1966 Ferrari 206 S Dino Spyder


In February 1966, Ferrari débuted a new sports-racing car formulated for the FIA’s 2-litre Group 4 class, with hopes of winning over the numerous privateer teams that campaigned in Porsches. Dubbed the Dino 206 S, the car was powered by the development of the 65 degree V-6 engine that had been conceived by Dino Ferrari, prior to his death in June 1956. 
MC12_r343_01Originally co-engineered by legendary Alfa Romeo designer Vittorio Jano, then working as a consultant for Ferrari, the Dino V-6 motor was badged with a hand scripted autograph based on the younger Ferrari’s signature. Though it was introduced as a Formula 2 powerplant, an enlarged version of the engine was subsequently used in the Formula 1 cars, carrying works driver Mike Hawthorn to a Driver’s World Championship in 1958. Whilst Ferrari’s Formula 1 cars of the early-1960s increasingly adopted 120 degree V-6 engines designed by Technical Director Carlo Chiti, the Jano-engineered 65 degree Dino engine was, nonetheless, consistently enlarged and developed in various experimental sports prototypes, including the 246 SP, the 206 SP, the 196 SP and the 166 P.
MC12_r343_02Introduced for the 1966 racing season, the Dino 206 S appeared to be a scaled down version of the revered 330P, even wearing similarly ravishing coachwork care of Piero Drogo’s Carrozzeria Sports Cars in Modena. The visual appeal of Drogo’s aerodynamic body shell, which featured a combination of stressed alloy panels and fibreglass over a welded tubular semi-monocoque, was beautifully complemented by the Dino V-6’s fierce performance. By the end of the 1966 race season, the 206 S had proved its mettle, earning a 2nd place finish at the Targo Florio, 2nd and 3rd at the Nürburgring and a 6th place finish at Spa. Although the 206 S was originally slated for a homologation of 50 examples, labour problems prematurely interrupted production after only 18 cars had been assembled, and the model, therefore, remains a rare and important milestone in the arc of the Dino race car’s development, as well as a cornerstone of the Ferrari road cars that followed.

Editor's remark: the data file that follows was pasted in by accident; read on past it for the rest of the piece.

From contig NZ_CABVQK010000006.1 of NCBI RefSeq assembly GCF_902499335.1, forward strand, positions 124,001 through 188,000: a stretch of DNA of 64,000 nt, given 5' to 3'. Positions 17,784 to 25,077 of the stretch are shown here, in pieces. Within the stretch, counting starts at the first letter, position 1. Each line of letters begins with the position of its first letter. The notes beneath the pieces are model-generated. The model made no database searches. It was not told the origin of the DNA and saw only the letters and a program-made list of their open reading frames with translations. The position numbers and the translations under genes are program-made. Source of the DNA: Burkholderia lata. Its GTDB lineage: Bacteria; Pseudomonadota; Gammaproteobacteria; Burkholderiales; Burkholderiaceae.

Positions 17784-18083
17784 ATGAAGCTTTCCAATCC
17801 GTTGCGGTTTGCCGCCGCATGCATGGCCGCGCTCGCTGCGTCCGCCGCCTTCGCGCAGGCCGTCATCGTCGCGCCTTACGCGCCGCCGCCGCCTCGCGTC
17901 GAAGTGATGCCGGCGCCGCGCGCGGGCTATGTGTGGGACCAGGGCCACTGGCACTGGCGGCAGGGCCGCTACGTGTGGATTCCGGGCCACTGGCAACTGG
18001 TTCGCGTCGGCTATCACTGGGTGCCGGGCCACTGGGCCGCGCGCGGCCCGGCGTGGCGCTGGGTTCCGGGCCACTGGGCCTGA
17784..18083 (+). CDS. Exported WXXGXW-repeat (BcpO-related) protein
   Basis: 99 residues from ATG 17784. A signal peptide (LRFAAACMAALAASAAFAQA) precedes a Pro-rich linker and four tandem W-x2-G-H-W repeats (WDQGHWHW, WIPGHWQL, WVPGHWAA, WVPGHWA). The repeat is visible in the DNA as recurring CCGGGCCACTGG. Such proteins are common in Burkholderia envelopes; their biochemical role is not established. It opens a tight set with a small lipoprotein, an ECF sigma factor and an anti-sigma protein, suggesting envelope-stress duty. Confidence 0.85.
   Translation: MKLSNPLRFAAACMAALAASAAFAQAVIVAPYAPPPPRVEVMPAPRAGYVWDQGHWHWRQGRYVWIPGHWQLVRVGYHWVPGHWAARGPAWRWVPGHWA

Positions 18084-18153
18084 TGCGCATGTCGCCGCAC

MC12_r343_03Excluding the Factory Works prototype, this beautifully restored 206 S is just the third example produced. This car was initially purchased on 23 April 1966, by Colonel Ronnie J. Hoare of Maranello Concessionaires Racing Team of Egham, Surrey, England, an authorised Ferrari dealer and racing concern originally founded by champion driver Mike Hawthorn. Finished in Ferrari Racing Red with the recognisable Maranello Concesionairs blue stripe, 006 made its competition début at the RAC Tourist Trophy in Oulton Park, England. Renowned British driver Michael Parkes was behind the wheel, with number 42. Unfortunately, the car had to retire early with final drive issues, but it still placed 21st OA.
MC12_r343_04The following June, 006 started 12th on the grid at the 1,000 Kilometres of Nürburgring, piloted by two of the most famous British drivers, Richard Attwood and David Piper. By lap 28, the car had advanced to 5th in class and 8th place overall before retiring early due to mechanical issues. These teething problems led to further refinement of 006, resulting in its best performance yet at the British Grand Prix at Brands Hatch, where Mr Parkes drove the car to 6th place overall and 1st in class.
MC12_r343_09In August 1967, Maranello Concessionaires sold this Dino 206 S to Gustaf Dieden, through Tore Bjurstrom, the official Ferrari concessionaire of Sweden. The correspondence between Colonel Hoare and Thomas Bjurstrom is very well documented, with letters on file from the Maranello Concessionaire archive. Hoare noted, “I am delighted to hear that you have decided to buy my Ferrari Dino 206/s 006”. After briefly campaigning the Ferrari on the Knutstorp circuit, Dieden competed in a total of six local races, five in Sweden and one in Denmark. After an off-road excursion at Knutstorp, the car was returned to the factory to be repaired, as the left front corner had been damaged.
MC12_r343_20Mr Dieden subsequently advertised the car in Road and Track, with the advert reading, “This fabulous sports racing car was built in Autumn 1966 but modified to works specification at Maranello works during the winter, 1967. Only raced five times by a novice, and it is in beautiful condition throughout. This car is absolutely race ready”. The car was bought by Hans Wangstre of Malmo, Sweden, who brought in driver Evert Christofferson as a co-owner. Under the name Team Bam-Bam, Mr Wangstre and Christofferson campaigned chassis 006 in numerous international venues over the following year, such as the Hockenheimring in Germany and the ADAC 1,000 Kilometres of Nürburgring. Highlights of this period include a 15th place finish at the Good Friday Meeting at Oulton Park on 12 April 1968 and a 22nd place finish at the Targa Florio on 5 May.
MC12_r343_05In 1969, chassis 006’s legendary Dino V-6 finally succumbed to the rigors of racing, a common problem that was due to the imbalance of the crank shaft. As an identical replacement block was deemed to be too expensive for a car that was increasingly dated from a competition standpoint, an experimental Volvo B20 engine was installed, and the car’s racing career effectively ended.